The court held that when applying for leave when she did, and it being granted, the employee may have believed that her services were needed beyond her retirement age. However, this was no more than wishful thinking on the employee’s part. While the Department was at fault for delivering her retirement letter late and not at least thanking the employee for her lengthy service and contribution, this treatment did not render the employee’s retirement an automatically unfair dismissal.

The Labour Appeal Court (LAC) has recently held that even where an employee is kept on after the agreed or normal retirement age, an employer may nevertheless fairly terminate the employment relationship at a later stage. In this regard, the LAC found that while a dismissal of an employee on the grounds of age prior to reaching retirement age may have the effect of impairing the right to dignity of that employee, the dismissal of an employee who has passed their retirement age would not. This is because employees with agreed or normal retirement dates anticipate that they will work until they reach retirement age and are expected to prepare financially for their retirement.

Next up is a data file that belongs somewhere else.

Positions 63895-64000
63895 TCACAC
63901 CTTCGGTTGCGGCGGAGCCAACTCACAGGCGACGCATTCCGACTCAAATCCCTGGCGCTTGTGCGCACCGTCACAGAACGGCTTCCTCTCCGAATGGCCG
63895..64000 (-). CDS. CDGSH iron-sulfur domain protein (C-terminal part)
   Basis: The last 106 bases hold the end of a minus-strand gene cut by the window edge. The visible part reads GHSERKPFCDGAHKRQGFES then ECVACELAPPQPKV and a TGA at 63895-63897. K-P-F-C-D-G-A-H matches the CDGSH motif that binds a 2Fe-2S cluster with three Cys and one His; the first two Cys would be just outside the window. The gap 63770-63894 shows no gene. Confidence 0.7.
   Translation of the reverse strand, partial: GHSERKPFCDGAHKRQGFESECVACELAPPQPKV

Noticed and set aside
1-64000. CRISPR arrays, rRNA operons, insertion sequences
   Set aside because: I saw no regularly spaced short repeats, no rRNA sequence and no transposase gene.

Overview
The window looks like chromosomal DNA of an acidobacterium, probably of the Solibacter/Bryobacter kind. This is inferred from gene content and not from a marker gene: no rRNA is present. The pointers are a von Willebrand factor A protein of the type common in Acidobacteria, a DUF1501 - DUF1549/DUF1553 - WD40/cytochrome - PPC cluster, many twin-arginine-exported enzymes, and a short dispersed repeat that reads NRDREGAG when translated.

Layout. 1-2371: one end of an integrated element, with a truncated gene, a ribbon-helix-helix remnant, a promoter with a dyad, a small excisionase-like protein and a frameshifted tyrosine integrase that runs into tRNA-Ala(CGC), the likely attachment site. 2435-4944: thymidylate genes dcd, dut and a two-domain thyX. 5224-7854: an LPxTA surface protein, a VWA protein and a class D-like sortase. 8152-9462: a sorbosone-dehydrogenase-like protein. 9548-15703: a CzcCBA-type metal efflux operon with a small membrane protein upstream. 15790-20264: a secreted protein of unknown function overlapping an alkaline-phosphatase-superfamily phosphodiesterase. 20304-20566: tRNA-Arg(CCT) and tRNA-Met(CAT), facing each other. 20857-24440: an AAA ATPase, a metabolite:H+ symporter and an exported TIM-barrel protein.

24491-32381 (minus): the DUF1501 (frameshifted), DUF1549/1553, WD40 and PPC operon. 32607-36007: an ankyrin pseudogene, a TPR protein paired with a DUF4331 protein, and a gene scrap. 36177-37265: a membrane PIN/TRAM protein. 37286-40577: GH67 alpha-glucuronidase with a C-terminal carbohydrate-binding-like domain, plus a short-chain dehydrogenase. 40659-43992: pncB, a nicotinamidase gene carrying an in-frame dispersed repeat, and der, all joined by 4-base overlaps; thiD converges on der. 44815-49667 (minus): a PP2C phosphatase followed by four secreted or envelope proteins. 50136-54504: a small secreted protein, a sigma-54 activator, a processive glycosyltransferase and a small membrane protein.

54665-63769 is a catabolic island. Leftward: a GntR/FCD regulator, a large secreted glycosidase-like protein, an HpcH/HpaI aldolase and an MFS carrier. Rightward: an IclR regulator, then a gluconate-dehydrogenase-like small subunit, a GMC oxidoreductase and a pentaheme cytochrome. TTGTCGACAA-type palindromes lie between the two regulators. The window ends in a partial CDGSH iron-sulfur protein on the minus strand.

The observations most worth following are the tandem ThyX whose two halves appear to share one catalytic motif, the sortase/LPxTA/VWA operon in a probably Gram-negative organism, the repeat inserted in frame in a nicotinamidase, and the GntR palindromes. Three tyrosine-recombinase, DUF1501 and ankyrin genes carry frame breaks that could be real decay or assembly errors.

Having regard to the facts of the matter, and to the LAC judgment by which the court was bound, the LC held that the termination of the employee’s employment did not amount to an automatically unfair dismissal. While the circumstances around the termination may have reflected a lack of professional work practice by the Department in that annual leave was granted for a period after the employee’s retirement date, the fact that the employee worked after her retirement date could not assist her claim.

The application was dismissed.

 

Ignoring workplace discrimination can be costly for employers

In Solidarity obo Oosthuizen v South African Police Service and Others [2023] 3 BLLR 258 (LC), the employee, Lieutenant Colonel Oosthuizen (Oosthuizen), was employed by the South African Police Service (SAPS) as a Human Resources officer situated at the Klerksdorp Police Station. Oosthuizen took corrective action against two of her subordinates, each warrant officers. Thereafter, an altercation occurred in which both warrant officers accused Oosthuizen of calling them the ‘k-word’. Oosthuizen reported the incident to SAPS and two officers were appointed to investigate her complaint.